Tales of Unrest
We were driving along the road from Treguier to Kervanda. We passed at a
smart trot between the hedges topping an earth wall on each side of the road;
then at the foot of the steep ascent before Ploumar the horse dropped into a
walk, and the driver jumped down heavily from the box. He flicked his whip and
climbed the incline, stepping clumsily uphill by the side of the carriage, one hand
on the footboard, his eyes on the ground. After a while he lifted his head, pointed
up the road with the end of the whip, and said--
The sun was shining violently upon the undulating surface of the land. The rises
were topped by clumps of meagre trees, with their branches showing high on the
sky as if they had been perched upon stilts. The small fields, cut up by hedges
and stone walls that zig-zagged over the slopes, lay in rectangular patches of
vivid greens and yellows, resembling the unskilful daubs of a naive picture. And
the landscape was divided in two by the white streak of a road stretching in long
loops far away, like a river of dust crawling out of the hills on its way to the sea.
"Here he is," said the driver, again.
In the long grass bordering the road a face glided past the carriage at the level of
the wheels as we drove slowly by. The imbecile face was red, and the bullet
head with close-cropped hair seemed to lie alone, its chin in the dust. The body
was lost in the bushes growing thick along the bottom of the deep ditch.
It was a boy's face. He might have been sixteen, judging from the size--perhaps
less, perhaps more. Such creatures are forgotten by time, and live untouched by
years till death gathers them up into its compassionate bosom; the faithful death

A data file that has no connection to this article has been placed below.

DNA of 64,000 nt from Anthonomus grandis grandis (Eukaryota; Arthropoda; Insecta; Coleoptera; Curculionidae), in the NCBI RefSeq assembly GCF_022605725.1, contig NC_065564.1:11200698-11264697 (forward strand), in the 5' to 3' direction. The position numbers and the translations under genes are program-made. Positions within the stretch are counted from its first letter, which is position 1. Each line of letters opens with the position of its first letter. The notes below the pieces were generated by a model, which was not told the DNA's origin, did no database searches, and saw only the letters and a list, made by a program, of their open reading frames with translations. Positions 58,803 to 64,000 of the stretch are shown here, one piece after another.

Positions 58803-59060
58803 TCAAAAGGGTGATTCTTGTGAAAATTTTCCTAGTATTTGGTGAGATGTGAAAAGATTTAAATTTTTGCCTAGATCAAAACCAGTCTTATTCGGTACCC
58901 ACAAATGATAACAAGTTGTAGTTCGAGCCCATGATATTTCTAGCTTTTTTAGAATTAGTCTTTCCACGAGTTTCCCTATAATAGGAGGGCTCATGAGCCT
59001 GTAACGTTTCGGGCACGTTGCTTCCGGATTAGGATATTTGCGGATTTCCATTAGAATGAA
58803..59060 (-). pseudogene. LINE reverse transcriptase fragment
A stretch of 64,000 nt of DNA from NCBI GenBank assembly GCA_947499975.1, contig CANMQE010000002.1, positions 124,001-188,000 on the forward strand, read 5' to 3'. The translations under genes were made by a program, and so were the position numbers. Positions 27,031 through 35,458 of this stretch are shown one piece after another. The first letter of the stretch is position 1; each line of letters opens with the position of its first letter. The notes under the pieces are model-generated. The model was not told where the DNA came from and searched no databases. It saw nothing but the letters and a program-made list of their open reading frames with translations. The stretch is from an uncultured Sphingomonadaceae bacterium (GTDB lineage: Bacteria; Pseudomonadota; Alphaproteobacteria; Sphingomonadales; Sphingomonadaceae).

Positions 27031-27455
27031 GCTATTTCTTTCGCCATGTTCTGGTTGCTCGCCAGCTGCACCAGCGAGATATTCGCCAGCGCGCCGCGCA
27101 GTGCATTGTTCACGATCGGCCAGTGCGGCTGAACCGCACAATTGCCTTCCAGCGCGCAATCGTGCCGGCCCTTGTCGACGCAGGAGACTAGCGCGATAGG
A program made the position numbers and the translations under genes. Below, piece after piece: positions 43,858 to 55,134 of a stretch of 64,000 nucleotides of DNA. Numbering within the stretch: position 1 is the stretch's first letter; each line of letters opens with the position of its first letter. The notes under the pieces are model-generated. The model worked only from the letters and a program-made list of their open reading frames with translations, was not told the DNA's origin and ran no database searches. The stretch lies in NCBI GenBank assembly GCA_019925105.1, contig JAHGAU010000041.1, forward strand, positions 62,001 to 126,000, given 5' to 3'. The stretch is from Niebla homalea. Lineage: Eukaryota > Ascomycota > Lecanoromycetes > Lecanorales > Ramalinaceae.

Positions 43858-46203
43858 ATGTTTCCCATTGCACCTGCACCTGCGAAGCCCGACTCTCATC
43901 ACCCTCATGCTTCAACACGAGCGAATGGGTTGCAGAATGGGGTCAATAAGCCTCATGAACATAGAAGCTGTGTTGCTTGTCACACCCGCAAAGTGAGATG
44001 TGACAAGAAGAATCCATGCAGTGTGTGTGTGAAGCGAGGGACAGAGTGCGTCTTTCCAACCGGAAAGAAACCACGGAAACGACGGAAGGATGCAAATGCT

that never forgets in the press of work the most insignificant of its children.
"Ah! there's another," said the man, with a certain satisfaction in his tone, as if he
had caught sight of something expected.
There was another. That one stood nearly in the middle of the road in the blaze
of sunshine at the end of his own short shadow. And he stood with hands pushed
into the opposite sleeves of his long coat, his head sunk between the shoulders,
all hunched up in the flood of heat. From a distance he had the aspect of one
suffering from intense cold.
"Those are twins," explained the driver.
The idiot shuffled two paces out of the way and looked at us over his shoulder
when we brushed past him. The glance was unseeing and staring, a fascinated
glance; but he did not turn to look after us. Probably the image passed before the
eyes without leaving any trace on the misshapen brain of the creature. When we
had topped the ascent I looked over the hood. He stood in the road just where
we had left him.
The driver clambered into his seat, clicked his tongue, and we went downhill. The
brake squeaked horribly from time to time. At the foot he eased off the noisy
mechanism and said, turning half round on his box--
"We shall see some more of them by-and-by."
"More idiots? How many of them are there, then?" I asked.